A living example that literary art has no national landscapes or limitations, Japanese-born British writer Kazuo Ishiguro, the 2017 Nobel Literature laureate, is possibly its first recipient whose range of evocative works is not in his mother tongue and deals with situations and settings from far beyond his old and new homelands and times….A special report by Vikas Datta for Asian Lite News
Spanning reminiscences of high life in the turbulent 1930s through the eyes of an English country house butler in the acclaimed Booker-winning “The Remains of the Day” (1989), the question of personal guilt a painter-turned-propagandist confronts in post-war Japan in “Artist of the Floating World” (1986), or other works set in Europe, colonised China, Arthurian Britain or in a dystopian future, Ishiguro’s small corpus is distinguished by its variety as well as some customary motifs and style.
The narration in all but one of his seven books is in first person, and the works usually deal with the past of the protagonists. As he noted in an interview, he was more “interested in memory because it’s a filter through which we see our lives, and because it’s foggy and obscure, the opportunities for self-deception are there. In the end, as a writer, I’m more interested in what people tell themselves happened rather than what actually happened”.
Then the endings are never cut and dried, with the protagonists gradually revealing their failings but without clearly stating they’re even aware of them, and thus ending up resigned to their inability to fully comprehend or change their lot in life.
It is possibly this sentiment of a gradual, and even nostalgic, alienation which the Swedish Academy cited as it lauded Ishiguro for having “uncovered the abyss beneath our illusory sense of connection with the world” in his “novels of great emotional force”.
While “The Remains of the Day”, about the dignified and proper butler pondering over his past and wondering about his future after a life completely devoted to the service of another person, remains Ishiguro’s most famous — perhaps after its 1993 film adaptation — his other books also deal with this motif in unusual ways.
A personal favourite would be the surrealistic, dreamlike — and much panned by baffled critics and readers — “The Unconsoled” (1995). It is the story of concert pianist Ryder’s visit to an unnamed Central European city for a performance, where he finds himself besieged by people he has no recollection of, accosting him with a raft of appointments and promises he has no memory of or can possibly fulfill in his brief stay.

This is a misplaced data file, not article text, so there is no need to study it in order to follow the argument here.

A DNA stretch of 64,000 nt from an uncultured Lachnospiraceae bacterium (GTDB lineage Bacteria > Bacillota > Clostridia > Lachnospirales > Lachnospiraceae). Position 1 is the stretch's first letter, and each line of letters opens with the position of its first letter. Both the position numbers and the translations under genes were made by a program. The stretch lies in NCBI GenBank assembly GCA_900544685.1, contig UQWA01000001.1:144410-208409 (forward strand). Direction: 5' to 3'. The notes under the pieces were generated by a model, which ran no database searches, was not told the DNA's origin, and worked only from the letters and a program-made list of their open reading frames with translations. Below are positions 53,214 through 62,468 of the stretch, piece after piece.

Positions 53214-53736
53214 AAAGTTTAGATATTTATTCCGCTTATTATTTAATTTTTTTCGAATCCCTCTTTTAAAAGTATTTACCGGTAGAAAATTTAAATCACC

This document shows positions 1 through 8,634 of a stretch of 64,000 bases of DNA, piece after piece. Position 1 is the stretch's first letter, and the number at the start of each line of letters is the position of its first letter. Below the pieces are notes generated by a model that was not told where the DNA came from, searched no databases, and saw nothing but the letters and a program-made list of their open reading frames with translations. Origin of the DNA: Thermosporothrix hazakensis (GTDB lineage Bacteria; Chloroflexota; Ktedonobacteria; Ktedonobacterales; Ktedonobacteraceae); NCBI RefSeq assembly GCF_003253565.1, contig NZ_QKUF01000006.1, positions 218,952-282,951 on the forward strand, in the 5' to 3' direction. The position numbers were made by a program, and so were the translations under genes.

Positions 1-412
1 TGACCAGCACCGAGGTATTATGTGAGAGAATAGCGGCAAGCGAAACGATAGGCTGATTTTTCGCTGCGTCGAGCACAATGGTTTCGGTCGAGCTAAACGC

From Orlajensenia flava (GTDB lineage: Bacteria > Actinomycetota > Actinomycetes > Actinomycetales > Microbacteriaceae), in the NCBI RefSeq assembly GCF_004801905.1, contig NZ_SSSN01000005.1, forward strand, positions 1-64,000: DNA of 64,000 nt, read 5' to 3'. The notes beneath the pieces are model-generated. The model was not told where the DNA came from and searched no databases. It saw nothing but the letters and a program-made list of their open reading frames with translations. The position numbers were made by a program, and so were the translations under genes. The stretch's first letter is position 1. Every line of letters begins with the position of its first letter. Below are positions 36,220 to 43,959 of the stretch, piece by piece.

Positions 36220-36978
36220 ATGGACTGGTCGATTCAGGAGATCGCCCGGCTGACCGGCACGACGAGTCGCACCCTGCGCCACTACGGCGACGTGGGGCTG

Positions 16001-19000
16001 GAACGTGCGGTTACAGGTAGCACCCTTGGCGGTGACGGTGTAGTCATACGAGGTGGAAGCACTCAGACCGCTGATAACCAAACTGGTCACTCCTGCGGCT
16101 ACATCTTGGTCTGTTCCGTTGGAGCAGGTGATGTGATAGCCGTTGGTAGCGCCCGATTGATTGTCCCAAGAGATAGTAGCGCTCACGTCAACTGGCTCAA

Then there is his darkly dystopian “Never Let Me Go” (2005) which memorably combines the British boarding school tale tradition with the commoditisation of the human body.
Author and columnist Kiran Manral, who has a pretty varied range of books herself, says what marks Ishiguro out is the focus on “the individual placed at the centre around which the universe and its chaos unfolds”.
Confessing to being a Ishiguro fangirl since reading “Never Let Me Go”, she admits it “still haunts her”, but also “made me realise the immutability of an ending which did not have a conclusion”.
Born in Nagasaki in 1954, Ishiguro grew up in England where his family moved in 1959, and began writing after doing his Masters in 1980. His first work, “A Pale View of the Hills” (1982), came out the same year in which he himself became a British citizen.
While his first two works have Japanese themes, “A Pale View..” was an indicator of his craft and vision. Though dealing with a Japanese woman discussing the suicide of her eldest daughter with her younger child, it takes place in England where the older woman is living. “Artist…”, his second book, is set in an unnamed town in post World War II Japan, but then came “Remains…” which cemented Ishiguro’s position.
After “The Unconsoled”, came “When We Were Orphans” (2000), termed a detective story with the protagonist, who lived in the Shanghai International Settlement in the early 1900s till both his parents disappeared, returning there in the late 1930s to investigate their disappearance. It was not very well received and even he admitted it was not one of his best.
There was a long hiatus after “Never Let Me Go”, but “The Buried Giant” (2015) literally broke new ground in substance and style, as well as its setting — a fantasy, post-Arthurian Britain.
And soon, Ishiguro may surprise us again.